derek beaulieu on Cia Rinne

cia rinne 1abstract/concrete 4
by derek beaulieu

Berlin poet Cia Rinne revels in the clinamen and the paragram, the playful moment brought about by the minimal change in typographical difference. For a Canadian readership, the paragram evokes bpNichol’s 9-volume Martyrology, most especially Book 5 (1982) as typified in “Chain 3”:

puns break

                 words fall apart


when I let the letters shift sur face

is just a place on which im ages drift

Rinne uses typographical difference—the movement of phonemes, the insertion of spaces, the aural pun, the homonym—to allow for quiet moments of poetic discovery.


Rinne investigates the typewriter as a compositional tool, exploring how the typewriter’s fixed-width typefaces allow for poetic play within the implied grid of the line and page. notes for soloists (oei editör, 2009) and zaroum (self published, 2001) are both ruefully out of print, but available digitally online through UBUWeb’s visual poetry section, reissued as zaroum (le clou dans le fer, 2011) and complimented by the digital project “archives zaroum.”

notes for soloists was expanded into a beautiful collaborative sound piece with Sebastian Eskilden entitled Sounds for Soloists (2011).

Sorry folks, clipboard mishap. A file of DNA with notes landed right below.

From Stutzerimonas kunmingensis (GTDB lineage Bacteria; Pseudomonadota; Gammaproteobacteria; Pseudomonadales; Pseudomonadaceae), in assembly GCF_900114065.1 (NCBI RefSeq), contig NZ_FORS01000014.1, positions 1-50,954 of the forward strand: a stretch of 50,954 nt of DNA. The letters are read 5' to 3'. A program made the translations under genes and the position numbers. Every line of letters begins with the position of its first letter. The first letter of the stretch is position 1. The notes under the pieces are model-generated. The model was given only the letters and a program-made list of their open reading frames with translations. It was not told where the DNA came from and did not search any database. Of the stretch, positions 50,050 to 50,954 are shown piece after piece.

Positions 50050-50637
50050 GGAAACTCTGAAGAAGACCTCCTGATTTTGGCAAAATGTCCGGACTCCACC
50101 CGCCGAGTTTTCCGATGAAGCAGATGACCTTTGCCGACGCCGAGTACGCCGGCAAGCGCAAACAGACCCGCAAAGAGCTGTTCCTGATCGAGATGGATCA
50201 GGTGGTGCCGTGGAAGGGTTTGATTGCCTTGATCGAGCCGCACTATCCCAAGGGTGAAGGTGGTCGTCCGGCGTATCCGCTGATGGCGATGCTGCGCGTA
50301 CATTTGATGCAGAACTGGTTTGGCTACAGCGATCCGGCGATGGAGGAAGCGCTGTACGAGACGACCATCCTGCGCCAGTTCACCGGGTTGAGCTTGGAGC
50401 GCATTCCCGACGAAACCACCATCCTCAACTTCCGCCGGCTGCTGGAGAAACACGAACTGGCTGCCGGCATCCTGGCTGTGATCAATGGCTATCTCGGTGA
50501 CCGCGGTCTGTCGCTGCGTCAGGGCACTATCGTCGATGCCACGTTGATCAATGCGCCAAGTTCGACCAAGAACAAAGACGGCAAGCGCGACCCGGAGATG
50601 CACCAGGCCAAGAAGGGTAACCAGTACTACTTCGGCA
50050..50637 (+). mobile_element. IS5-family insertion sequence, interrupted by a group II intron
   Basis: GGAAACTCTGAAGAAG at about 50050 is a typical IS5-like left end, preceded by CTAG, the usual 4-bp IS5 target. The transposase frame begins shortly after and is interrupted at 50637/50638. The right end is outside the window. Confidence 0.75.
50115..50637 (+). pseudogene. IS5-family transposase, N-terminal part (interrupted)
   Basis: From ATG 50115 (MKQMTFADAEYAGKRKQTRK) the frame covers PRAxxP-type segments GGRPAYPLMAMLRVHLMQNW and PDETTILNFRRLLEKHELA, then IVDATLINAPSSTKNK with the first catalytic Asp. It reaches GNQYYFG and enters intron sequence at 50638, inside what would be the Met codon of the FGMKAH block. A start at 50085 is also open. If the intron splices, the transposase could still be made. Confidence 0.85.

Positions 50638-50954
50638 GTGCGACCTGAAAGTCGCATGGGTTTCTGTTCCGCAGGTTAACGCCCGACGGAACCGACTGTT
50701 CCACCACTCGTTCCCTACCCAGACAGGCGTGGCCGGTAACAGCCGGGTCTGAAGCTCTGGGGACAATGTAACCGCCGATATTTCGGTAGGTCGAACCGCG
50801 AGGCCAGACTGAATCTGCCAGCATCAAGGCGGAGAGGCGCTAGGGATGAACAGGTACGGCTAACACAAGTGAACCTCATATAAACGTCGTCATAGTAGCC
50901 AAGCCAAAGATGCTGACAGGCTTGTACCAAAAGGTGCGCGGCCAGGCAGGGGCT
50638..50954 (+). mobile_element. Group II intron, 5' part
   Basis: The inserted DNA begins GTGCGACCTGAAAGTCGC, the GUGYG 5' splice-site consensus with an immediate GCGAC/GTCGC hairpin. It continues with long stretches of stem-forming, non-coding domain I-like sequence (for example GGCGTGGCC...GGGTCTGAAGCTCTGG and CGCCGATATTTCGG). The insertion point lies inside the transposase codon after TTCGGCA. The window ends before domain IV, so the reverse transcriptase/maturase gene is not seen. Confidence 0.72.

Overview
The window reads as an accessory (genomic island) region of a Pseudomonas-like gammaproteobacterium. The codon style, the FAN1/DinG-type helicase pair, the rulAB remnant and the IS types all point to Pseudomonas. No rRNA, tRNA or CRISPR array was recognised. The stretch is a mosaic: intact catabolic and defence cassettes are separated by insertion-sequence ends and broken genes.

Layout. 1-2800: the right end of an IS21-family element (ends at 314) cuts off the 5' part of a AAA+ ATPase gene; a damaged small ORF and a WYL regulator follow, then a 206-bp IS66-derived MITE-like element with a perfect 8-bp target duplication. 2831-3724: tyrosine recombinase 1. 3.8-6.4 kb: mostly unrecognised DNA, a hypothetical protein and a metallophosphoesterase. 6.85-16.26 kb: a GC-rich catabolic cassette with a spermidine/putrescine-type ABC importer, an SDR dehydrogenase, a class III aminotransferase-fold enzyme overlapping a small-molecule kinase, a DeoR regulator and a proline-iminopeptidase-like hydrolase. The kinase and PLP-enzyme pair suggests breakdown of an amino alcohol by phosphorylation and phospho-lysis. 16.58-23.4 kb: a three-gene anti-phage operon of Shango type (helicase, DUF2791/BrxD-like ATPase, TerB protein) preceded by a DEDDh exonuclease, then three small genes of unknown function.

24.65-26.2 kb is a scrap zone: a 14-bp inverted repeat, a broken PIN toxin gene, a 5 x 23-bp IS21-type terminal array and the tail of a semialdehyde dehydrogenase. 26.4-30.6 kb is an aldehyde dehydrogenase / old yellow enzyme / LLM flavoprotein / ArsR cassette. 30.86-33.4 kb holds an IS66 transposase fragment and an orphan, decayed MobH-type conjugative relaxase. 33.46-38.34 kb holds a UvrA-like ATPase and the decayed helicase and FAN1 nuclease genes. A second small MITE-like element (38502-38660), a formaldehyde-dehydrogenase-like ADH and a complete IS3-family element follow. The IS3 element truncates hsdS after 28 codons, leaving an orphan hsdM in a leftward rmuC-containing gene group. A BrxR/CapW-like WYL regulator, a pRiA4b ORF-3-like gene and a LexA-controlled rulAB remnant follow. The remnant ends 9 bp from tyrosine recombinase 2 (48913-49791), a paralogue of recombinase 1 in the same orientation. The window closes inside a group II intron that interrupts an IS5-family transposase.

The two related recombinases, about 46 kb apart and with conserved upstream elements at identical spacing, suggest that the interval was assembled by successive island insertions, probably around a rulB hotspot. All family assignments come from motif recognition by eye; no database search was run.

As nichol continues in “Chain 3”:

this multiplication

Attention to a visual duration

comic stripping of the bared phrase

the pain inside the language speaks

ekes out meaning phase by phase

make my way thru the maze of streets & messages

reading as i go

creating narratives by attention to a flow of signs)

Both notes for soloists and zaroum are multilingual texts, slipping from English to German to French, each in a minimal moment of poetic exploration. Each echo Yoko Ono’s Grapefruit (1964) as zen koan-like meditations of poetic emptiness In an interview Rinne argues that she attempts to “keep some sort of simplicity or minimalism in the writing and visual expression, and in the way the final object is produced.” Much as Ono’s Grapefruit includes

Line Piece 1

Draw a line.

Erase the line.

Line Piece II

Erase Lines.

Line Piece III

Draw a line with yourself.

Go on drawing until you disappear.

1964 Spring

Rinne’s zaroum includes:

cia rinne

Rinne’s multilingual engagement with absence and silence is most poetic when seen in light with her artistic investigation with marginalized communities. Her collaborations with photographer Joakim Eskildsen has resulted in A voyage to iChickenMoon (1999) written while living, Post-Apartheid, with a Zulu-speaking South African family; Blue tide: a true story = Maré Azul (OctOPUS, 1997) in a Portuguese fishing village; and The Roma Journeys (Steidl, 2007) which documents the marginalization of Roma through-out Europe. Rinne’s fracturing of language seems, on the surface, engaged in the dance of the clinamen within languages, “playing with the homophone qualities of different languages, or stripping the words of their usual context so they become something other than mere means of communication” (as Rinne’s herself argues in an interview 3:AM Magazine). Rinne’s paragrammatic explorations however, are quiet meditations on how language ostracizes and marginalizes the other. The spaces and silences in zaroum and notes for soloists point at the absence in the midst of the play.

-derek beaulieu is a contributing editor at Lemon Hound.